There are amazing engineers in both places. The difference is more about quantity. There are fewer engineers in London, but the competition for them is smaller.
Also, finding very senior engineers, engineering leaders, and especially product managers is a bit harder here. But you can certainly find them.
Are there experiences that will give you an edge when you return to the US?
All overseas experiences are useful. There are people in Silicon Valley who don’t believe that there is any life outside the Valley, or at best northern California. But this hurts them because they don’t see opportunities, such as how they could hire someone from abroad, or open an office somewhere else. I was a little similar in terms of the idea of opening an office in a different country. I knew people did it, but it was foreign to me. Now I definitely feel better about these things. So yes, my overseas experience will prove a premium for me in future.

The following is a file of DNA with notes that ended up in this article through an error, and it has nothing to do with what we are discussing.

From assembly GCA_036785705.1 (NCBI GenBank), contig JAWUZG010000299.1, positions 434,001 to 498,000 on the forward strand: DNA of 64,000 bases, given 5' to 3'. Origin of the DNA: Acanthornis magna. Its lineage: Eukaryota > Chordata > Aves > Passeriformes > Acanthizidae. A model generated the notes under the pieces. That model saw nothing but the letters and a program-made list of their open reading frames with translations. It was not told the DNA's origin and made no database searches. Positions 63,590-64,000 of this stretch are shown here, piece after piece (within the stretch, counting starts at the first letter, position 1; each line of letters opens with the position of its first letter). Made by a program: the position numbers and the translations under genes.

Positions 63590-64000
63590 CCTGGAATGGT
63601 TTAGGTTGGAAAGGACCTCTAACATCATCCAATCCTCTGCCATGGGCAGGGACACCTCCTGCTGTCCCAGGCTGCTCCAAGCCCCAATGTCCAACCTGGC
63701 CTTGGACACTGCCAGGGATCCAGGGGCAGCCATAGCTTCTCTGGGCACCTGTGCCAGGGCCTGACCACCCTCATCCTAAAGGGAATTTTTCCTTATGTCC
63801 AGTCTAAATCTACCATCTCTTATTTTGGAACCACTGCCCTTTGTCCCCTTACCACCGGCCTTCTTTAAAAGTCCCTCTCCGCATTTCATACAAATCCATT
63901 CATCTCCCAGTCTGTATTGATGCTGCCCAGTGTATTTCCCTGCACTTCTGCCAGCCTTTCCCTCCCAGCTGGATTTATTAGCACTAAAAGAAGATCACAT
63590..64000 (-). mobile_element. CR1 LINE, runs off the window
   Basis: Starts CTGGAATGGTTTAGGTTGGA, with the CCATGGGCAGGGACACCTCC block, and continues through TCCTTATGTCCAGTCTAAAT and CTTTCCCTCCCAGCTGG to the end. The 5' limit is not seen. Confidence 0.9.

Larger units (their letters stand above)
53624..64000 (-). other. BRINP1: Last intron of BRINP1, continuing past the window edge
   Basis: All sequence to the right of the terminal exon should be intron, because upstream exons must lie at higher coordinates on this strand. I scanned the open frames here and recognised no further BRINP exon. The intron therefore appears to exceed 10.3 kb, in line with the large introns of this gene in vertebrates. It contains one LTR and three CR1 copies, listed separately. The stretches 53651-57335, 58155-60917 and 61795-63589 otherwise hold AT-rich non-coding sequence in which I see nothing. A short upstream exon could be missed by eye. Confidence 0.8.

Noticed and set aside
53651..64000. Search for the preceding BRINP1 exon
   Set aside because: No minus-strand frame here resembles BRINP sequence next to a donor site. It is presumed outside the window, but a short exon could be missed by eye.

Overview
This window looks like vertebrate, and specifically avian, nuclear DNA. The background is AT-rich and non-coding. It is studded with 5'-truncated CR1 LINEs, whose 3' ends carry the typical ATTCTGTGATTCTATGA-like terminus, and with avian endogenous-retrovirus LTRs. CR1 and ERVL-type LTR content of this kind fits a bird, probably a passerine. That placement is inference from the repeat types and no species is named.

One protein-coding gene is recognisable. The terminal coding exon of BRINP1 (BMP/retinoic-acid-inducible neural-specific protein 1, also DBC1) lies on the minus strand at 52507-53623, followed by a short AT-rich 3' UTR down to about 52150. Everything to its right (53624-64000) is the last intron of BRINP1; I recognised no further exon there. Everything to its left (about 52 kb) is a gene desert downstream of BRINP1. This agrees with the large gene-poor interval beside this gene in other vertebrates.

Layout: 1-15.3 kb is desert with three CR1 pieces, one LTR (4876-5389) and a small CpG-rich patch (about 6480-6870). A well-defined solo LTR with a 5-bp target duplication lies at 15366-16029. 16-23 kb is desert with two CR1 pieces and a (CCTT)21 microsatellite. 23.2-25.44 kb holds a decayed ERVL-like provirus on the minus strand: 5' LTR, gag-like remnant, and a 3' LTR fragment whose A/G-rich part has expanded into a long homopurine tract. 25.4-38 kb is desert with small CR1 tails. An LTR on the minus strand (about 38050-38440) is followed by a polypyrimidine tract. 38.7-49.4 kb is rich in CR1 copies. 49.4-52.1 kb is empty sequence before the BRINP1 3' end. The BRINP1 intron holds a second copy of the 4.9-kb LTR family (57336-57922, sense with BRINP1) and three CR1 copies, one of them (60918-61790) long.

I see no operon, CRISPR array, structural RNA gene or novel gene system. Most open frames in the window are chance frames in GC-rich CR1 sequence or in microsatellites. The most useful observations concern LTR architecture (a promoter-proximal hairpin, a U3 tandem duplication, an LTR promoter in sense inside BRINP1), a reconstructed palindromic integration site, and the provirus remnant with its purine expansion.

If you’re embarking on a new career in the UK, pick up a copy of a book called ‘Watching the English’ by Kate Fox. It explains things well and with humour.
What are the ups and downs for your family?
Socially, I think a move like this is harder on the children: they are not in control. My wife and I made the decision to come here, not them, although we did talk to them about it. And they’re OK. They talk to their friends in the US on WhatsApp and Skype, and my daughter has made a ton of friends here. But I would also advise others to think hard about the impact and talk to people who’ve made a similar move.
The upside of moving, is that you all get to live in a very different city; in our case one of the largest in the world, with all the cultural experiences that come with that. You can fly for two hours and cover most of Europe. Even better, you have 25 days’ holiday to do that, which is generally much more than in Silicon Valley!